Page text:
The Design Phase is where we at Continuant will work with you to begin building a structured adoption program. In this stage, our main goal is to assess your needs to figure out what you want Teams to do for you. You'll also identify the Teams "champions" that will help evangelize the new system and lay the groundwork for creating compelling content that will help spread awareness and drive engagement.
After the Design Phase, we find the Deploy Phase. The Deploy Phase is when the plans from the Design Phase come into action. As your champions go out and spread the word about Teams, you'll be able to speak with your users to fill them in on the benefits Teams can provide them. We'll be there to roll out the adoption plan you’ve developed. With the help of an executive sponsor, we’ll keep enthusiasm high for the new solution.
Finally, we come to the Manage Phase. Now that your users are hopefully on board with Teams and have gained enough technical knowledge of the platform to make use of it, your job is done. Ours, however, will continue as we keep a close eye on analytics, monitors adoption rates, and make ongoing plans as the adoption process continues.
User adoption doesn't end abruptly after the Deploy Phase. Maintaining user engagement becomes an ongoing process at this point and will need to be regularly monitored. Throughout the adoption process, it's a good idea to benchmark success and celebrate whatever little victories you achieve as more and more users make use of Teams.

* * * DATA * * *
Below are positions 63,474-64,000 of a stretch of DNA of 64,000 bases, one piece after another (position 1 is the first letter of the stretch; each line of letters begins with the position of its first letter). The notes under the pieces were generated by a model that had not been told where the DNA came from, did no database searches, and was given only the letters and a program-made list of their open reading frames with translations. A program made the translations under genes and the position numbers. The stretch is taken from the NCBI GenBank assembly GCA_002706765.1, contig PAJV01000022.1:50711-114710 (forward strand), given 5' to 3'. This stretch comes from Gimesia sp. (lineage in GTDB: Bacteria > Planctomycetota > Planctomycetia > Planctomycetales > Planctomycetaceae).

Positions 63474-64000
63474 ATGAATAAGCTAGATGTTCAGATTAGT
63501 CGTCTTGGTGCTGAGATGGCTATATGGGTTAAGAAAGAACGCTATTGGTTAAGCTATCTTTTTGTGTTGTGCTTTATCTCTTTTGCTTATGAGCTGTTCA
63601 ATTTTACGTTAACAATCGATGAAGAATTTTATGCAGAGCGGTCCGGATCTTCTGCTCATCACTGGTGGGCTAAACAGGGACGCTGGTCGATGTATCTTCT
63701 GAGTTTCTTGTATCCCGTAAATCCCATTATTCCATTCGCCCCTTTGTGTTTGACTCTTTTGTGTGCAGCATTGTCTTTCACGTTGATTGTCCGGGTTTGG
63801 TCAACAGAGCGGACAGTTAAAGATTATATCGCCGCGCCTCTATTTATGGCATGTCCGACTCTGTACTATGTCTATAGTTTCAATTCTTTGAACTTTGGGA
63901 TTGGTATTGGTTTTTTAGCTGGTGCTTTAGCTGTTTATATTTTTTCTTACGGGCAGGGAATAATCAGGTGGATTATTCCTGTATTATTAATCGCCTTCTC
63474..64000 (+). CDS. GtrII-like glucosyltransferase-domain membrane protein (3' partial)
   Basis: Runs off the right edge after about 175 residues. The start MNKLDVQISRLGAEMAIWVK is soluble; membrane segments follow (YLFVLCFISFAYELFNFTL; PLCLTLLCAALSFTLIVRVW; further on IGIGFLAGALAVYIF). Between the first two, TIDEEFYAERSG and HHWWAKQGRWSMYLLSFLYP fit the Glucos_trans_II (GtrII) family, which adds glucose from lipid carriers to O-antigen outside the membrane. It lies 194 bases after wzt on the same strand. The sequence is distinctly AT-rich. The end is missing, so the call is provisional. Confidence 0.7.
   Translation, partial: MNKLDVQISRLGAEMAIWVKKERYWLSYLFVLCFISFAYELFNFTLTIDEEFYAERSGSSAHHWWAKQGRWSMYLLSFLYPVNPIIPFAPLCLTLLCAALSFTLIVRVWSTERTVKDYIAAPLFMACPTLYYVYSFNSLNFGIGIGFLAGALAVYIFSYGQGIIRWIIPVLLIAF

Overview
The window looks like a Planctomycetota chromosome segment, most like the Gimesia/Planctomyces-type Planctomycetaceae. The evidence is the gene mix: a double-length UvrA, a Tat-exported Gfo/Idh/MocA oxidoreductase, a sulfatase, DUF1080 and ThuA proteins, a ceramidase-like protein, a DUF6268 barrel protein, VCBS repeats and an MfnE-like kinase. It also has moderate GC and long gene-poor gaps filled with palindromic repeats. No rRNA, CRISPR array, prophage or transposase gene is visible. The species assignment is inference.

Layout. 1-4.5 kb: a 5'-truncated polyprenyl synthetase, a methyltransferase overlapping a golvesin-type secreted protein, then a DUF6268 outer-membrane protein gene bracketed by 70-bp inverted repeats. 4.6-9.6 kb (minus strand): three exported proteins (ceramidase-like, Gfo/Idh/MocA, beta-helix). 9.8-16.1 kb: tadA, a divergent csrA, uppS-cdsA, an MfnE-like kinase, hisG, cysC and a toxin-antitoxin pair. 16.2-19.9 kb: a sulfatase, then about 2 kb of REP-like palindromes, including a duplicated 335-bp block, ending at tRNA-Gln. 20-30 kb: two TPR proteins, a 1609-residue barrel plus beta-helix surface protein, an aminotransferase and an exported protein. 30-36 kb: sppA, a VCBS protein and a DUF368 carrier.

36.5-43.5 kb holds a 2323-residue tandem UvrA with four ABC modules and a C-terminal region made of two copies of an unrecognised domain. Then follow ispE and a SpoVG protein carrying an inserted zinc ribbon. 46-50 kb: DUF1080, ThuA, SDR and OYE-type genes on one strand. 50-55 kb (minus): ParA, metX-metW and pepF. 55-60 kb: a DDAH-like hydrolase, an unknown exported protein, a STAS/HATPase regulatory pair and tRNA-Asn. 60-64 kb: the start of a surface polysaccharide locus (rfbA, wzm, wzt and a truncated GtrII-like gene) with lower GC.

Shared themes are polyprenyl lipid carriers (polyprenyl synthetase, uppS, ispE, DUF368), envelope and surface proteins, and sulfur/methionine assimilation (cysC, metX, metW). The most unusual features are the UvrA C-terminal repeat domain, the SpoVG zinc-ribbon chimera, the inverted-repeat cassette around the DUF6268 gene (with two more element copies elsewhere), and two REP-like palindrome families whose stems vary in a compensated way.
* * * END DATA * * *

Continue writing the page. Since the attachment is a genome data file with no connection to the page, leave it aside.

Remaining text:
When celebrating wins throughout the adoption process, it’s best to share success stories throughout your organization. As small groups demonstrate their ability to save time and streamline the collaboration process, others will hear and share in the excitement.
With Microsoft Teams, information workers save 4 hours per week from improved collaboration and information sharing*
*Forrester: The Total Economic Impact™ Of Microsoft Teams
In addition to telling success stories, it's wise to benchmark your success based on your ROI. Every hour saved with Teams' features is money saved as well, something your whole organization will be happy to measure and celebrate.
As mentioned before, monitoring user engagement is an ongoing process. It's important to collect feedback from Champions as well as non-champion users regularly to ensure as many people are getting as much out of Teams as possible. Feedback collection is also a great way to ensure accessibility. Users with disabilities and differing levels of technical expertise will be able to provide insight into how to make the system work for them.
Teams is an ever-evolving platform, gaining new features and functionality throughout a long-term growth cycle. As this happens, you'll want to make sure you and your users are ready for changes. The best way to do this is to follow the Microsoft 365 Roadmap and create ongoing adoption plans.
The most important thing when propelling user adoption with Microsoft Teams is to make sure it's easy to use and effective at what it's meant to do. urthermore, it's best to begin the process as early as possible. Teams is a solution that will help empower your users and create a truly modern workplace. The benefits a solution like this provides, not to mention the time and money it saves, aren't worth losing to poor user experience and unsuccessful user adoption.
Fortunately, you don't have to do this alone. Microsoft has many partners, like Continuant, who have dedicated teams to help spur user adoption and ensure that every Teams client gets the best ROI possible.
Schedule a 30-minute technology assessment to find out what the journey to Microsoft Teams could look like for your organization.